Hedge-Fund Ownership Cost Sears Workers Their Jobs. Now They’re Fighting Back.
Bruce Miller got a job at a Sears in Tom’s River, New Jersey, ”fresh out of high school,” he said. He didn’t have any experience other than repairing cars in his backyard, but a friend who worked in the maintenance department knew he was looking for work and recommended him. That was the beginning of a 36-year career with the company. “Everyone I had talked to said, ‘Get into Sears. Stick with them. They’re a great company. They’ll take care of you,’” he recalled. “I just kept my eyes open and my nose clean and worked my way up.” He eventually became an auto mechanic.
In 2005, the hedge fund ESL Investments Inc., owned by Eddie Lampert, took over the company. In the 1990s, Sears struggled to keep up with big-box competitors Walmart and Kmart and to compete with online retailers. When Lampert took over, he focused on reducing costs and increasing shareholder returns. Miller immediately noticed the difference that made to the quality of service and offerings in the stores. “We went from the top of retail to the bottom of the barrel,” he said. His pay was changed from an hourly rate to commission-based, which meant he and his co-workers started competing with one another. It also meant that when sales declined, as customers fled the dilapidated stores, his income did, too. When he started, Miller said, a slow day in his department meant repairing 100 cars—at its peak, 185 daily. But toward the end, “We were lucky to get 10 cars a day.”
Benefits changed as well. The company took away five personal days. Sick days disappeared. And though he had worked a steady schedule Tuesday through Saturday from 8 am to 4:30 pm, the company started asking him to work at all hours, he said, adding that some days he worked until midnight and then had to be back at 7 the next morning.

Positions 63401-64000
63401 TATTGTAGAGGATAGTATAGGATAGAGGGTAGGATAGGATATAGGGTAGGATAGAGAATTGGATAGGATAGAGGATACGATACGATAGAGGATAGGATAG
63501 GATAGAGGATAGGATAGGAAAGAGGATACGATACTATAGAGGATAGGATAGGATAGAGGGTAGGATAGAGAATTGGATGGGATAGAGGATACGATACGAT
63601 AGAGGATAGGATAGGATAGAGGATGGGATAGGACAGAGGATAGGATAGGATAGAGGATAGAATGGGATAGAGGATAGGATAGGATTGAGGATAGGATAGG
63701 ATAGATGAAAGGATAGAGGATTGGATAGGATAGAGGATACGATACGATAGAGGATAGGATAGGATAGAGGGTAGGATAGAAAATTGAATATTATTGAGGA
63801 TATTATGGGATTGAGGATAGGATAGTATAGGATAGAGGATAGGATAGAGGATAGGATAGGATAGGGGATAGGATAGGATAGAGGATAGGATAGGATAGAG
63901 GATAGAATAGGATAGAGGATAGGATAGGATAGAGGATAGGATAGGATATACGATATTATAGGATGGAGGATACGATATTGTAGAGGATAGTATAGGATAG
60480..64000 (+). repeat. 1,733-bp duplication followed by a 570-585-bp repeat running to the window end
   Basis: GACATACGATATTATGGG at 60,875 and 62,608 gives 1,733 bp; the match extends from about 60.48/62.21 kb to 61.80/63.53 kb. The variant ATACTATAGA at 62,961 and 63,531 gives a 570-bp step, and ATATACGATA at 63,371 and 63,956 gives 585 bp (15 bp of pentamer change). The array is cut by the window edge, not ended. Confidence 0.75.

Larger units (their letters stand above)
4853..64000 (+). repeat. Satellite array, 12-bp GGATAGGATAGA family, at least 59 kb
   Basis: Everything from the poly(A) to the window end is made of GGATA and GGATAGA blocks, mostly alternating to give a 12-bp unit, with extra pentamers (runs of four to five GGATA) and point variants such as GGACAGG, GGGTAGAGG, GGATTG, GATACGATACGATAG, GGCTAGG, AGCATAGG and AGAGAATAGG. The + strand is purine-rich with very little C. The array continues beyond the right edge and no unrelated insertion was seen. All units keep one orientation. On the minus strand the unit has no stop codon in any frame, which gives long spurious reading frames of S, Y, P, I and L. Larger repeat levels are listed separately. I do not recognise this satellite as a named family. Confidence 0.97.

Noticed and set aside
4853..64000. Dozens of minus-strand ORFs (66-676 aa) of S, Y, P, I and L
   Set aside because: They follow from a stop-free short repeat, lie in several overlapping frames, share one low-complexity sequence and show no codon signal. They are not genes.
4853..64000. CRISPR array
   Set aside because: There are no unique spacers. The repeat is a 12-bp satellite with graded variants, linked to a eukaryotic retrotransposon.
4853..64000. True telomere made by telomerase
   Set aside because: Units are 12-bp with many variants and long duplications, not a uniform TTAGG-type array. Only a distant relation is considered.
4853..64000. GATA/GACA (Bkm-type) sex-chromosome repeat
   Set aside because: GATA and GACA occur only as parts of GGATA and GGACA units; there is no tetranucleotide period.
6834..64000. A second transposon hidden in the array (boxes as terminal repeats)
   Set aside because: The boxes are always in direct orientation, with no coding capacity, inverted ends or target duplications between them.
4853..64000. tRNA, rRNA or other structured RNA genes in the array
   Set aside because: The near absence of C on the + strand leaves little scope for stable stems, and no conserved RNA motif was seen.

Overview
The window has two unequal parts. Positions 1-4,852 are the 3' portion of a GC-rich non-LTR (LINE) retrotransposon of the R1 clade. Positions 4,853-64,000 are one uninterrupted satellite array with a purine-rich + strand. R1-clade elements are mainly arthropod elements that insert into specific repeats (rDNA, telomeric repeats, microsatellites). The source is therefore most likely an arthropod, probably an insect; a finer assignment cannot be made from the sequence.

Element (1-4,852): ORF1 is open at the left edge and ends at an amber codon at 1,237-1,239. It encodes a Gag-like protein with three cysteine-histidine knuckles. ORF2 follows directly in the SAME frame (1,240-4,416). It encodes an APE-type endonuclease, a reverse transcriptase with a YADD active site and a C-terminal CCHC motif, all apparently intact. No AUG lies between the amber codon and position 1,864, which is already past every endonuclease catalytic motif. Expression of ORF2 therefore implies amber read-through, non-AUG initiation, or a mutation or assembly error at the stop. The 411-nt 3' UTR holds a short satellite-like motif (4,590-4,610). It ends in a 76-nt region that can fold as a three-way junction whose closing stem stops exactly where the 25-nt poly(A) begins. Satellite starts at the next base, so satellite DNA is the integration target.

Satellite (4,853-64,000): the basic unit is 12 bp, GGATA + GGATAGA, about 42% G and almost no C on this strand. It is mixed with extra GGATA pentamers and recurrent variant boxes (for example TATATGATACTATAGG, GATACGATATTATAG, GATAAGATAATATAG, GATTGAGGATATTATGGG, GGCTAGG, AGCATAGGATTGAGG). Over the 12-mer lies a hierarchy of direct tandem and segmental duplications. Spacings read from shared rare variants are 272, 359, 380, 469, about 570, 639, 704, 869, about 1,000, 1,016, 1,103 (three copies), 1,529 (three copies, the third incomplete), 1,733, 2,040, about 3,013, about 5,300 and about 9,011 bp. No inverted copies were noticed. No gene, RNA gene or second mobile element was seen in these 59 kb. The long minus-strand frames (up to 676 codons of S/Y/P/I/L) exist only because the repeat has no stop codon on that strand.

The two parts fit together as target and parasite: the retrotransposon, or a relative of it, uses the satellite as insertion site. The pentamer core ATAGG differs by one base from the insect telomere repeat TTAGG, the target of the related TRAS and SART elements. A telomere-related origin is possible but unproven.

Lampert bought Kmart in 2003 and merged the two companies in 2005. He came into ownership of both with basically no experience in retail; his background was in risk arbitrage at Goldman Sachs. To buy Sears and Kmart, Lampert, through his hedge fund, used the private-equity model of a leveraged buyout: He financed the purchase of those companies by saddling them with debt and using little of his own capital. Once he became a retail CEO, he stuck with the Wall Street playbook. He sold off Sears’s most valuable assets, such as the Lands’ End clothing and Craftsman tool brands. Many business lines ended up in separate companies that he has invested in through his hedge fund and profited from as Sears withered. Lands’ End, for instance, is now worth more than Sears. He also sold off a cluster of Sears stores for $2.7 billion to Seritage, a real-estate company that he headed as chairman. Sears then had to pay rent at many of those locations.
Meanwhile, Lampert’s hedge fund loaded the company up with debt through loans it issued itself, making money off commissions and interest. ESL and its affiliates lent Sears some $2.6 billion—about half the total debt it had as of September—earning $400 million in interest and fees. All those losses, all that debt, and all the rent it was paying on its stores left the company little to invest to keep up with Walmart and Amazon.
From the perspective of Sears and Kmart employees, the strategy failed miserably. Sears lost about $5.8 billion over the last five years and closed more than 1,000 stores over a decade. During that time, 175,000 employees lost their jobs. Then, on October 15, 2018, the company filed for bankruptcy protection. At the time, it said it had $11.3 billion in liabilities, including $5.6 billion in debt, and just $7 billion in assets. But Lampert and his hedge fund will make out just fine: The loss of ESL’s stake in the company has been offset by the gains he made from interest and fees on the company’s debt over the years and his investments in the spun-off businesses.
Typically, retailers keep their debt levels low and own their locations so that they have cash to spare for inevitable industry disruptions, like a recession or Amazon. The Wall Street model does the exact opposite, affording these companies no cushion. Bankruptcies often follow. Nine of the 10 largest retail bankruptcies in 2017 were backed by private-equity firms, as were 40 percent of the largest ones from 2015 to early 2017. A third of retail job losses in 2016 and 2017 can be pinned on private-equity ownership.